The construction of the Canal was beset with challenges and underwent several revisions of its route, but a mere five years after incorporation, on November 30, 1829, the first vessels passed up the completed canal from Port Dalhousie to Lake Erie.

It is highly probable that it was to find work as a labourer on the canal that Gideon trekked from the forests and lakes of Peterborough County all the way to Allanburg. Besides to work on the canal there was no other reason to go there. Gideon probably first lived in the shanty town.

The life of the canal builders was hard. We are told that “undoubtedly the most challenging part of the entire project was digging through the earlier miscalculated 18-metre height of land between Allanburg and Port Robinson”.

This involved excavating a cut of more than 3.2 kilometres in length, at times to a depth of 21 metres from which over 760,000 cubic metres of earth were removed.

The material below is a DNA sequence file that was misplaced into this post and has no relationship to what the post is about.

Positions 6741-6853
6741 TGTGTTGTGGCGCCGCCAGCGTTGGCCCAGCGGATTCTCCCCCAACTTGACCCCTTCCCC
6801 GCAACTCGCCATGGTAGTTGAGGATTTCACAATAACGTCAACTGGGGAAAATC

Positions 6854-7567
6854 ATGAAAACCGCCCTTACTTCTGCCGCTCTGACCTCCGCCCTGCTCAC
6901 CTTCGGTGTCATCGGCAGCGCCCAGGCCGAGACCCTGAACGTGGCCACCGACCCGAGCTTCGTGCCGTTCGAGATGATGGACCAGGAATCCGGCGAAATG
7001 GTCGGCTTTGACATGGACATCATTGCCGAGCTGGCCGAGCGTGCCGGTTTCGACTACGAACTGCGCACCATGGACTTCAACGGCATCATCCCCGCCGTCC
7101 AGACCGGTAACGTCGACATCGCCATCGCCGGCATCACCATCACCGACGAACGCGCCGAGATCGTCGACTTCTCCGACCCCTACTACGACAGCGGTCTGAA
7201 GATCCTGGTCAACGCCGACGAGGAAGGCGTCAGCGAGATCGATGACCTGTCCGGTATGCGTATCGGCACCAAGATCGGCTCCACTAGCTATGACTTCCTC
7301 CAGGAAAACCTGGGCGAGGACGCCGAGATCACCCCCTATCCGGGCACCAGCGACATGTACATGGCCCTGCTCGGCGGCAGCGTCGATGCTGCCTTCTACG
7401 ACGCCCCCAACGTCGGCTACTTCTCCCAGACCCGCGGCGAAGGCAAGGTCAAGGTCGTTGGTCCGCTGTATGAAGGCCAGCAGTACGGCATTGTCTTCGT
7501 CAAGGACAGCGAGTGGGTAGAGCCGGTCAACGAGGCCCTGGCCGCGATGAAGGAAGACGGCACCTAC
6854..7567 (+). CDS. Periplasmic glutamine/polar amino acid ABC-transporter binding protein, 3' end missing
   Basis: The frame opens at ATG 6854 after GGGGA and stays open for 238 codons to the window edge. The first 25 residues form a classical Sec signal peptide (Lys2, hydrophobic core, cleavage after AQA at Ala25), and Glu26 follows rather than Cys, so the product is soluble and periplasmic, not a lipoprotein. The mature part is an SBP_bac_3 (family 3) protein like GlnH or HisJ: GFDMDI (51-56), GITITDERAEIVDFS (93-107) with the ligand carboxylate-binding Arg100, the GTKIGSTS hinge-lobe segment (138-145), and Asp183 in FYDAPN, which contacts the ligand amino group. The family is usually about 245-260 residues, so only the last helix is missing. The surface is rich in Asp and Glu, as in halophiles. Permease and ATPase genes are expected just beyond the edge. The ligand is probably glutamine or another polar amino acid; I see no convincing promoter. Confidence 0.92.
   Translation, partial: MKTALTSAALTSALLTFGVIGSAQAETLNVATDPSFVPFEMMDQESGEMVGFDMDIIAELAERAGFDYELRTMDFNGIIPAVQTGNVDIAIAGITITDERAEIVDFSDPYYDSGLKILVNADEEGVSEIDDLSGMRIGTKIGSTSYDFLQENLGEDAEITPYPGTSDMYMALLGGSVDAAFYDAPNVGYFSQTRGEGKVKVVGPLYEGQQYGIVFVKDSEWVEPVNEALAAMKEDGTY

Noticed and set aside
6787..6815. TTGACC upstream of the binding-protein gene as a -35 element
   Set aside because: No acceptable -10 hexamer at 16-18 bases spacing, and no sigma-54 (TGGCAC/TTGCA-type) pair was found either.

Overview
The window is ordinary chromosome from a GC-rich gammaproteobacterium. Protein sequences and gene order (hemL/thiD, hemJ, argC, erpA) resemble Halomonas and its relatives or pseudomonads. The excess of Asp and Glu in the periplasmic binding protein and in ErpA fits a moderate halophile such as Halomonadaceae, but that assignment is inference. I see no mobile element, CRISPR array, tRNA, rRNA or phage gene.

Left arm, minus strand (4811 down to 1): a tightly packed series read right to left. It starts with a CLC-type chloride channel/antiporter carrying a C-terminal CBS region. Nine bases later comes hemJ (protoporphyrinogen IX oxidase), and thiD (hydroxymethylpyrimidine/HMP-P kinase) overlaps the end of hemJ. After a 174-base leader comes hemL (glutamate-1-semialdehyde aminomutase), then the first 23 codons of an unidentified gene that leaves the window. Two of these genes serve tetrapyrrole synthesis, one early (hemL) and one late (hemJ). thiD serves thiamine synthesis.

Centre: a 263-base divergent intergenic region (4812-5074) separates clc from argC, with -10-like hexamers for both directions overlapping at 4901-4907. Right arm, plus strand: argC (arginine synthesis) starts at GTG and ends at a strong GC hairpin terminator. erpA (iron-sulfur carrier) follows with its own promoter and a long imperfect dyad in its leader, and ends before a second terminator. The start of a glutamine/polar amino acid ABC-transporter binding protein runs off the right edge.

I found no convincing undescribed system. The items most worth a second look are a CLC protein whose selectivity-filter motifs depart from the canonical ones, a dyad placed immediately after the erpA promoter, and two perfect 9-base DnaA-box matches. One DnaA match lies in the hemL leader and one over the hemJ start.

The construction was very labour-intensive, with from 250 to 600 men being employed at one time, at a wage of 63 cents a day.

The work was very heavy and difficult, accomplished by human brawn helped only by crude tools and animals. The earth was loosened by pick and shovel, moved from the excavation site by wheelbarrow and then loaded onto ox-drawn carts, or wagons pulled by horses.

If the banks were too steep for the animals to climb, mud had to be shovelled into sacks and with much struggling carried to the surface upon men’s backs.

The work was not without danger. Unstable soil, some sources even describe quicksand, was encountered in many places. Rock had to be drilled by hand and then blown apart by gunpowder. The company once boasted that there had only been three deaths “in a considerable period of time.”

Disease also took a heavy toll. Due to the conditions of moving huge quantities of wet earth, many labourers fell ill with fever. Cholera, likewise, was a grave problem.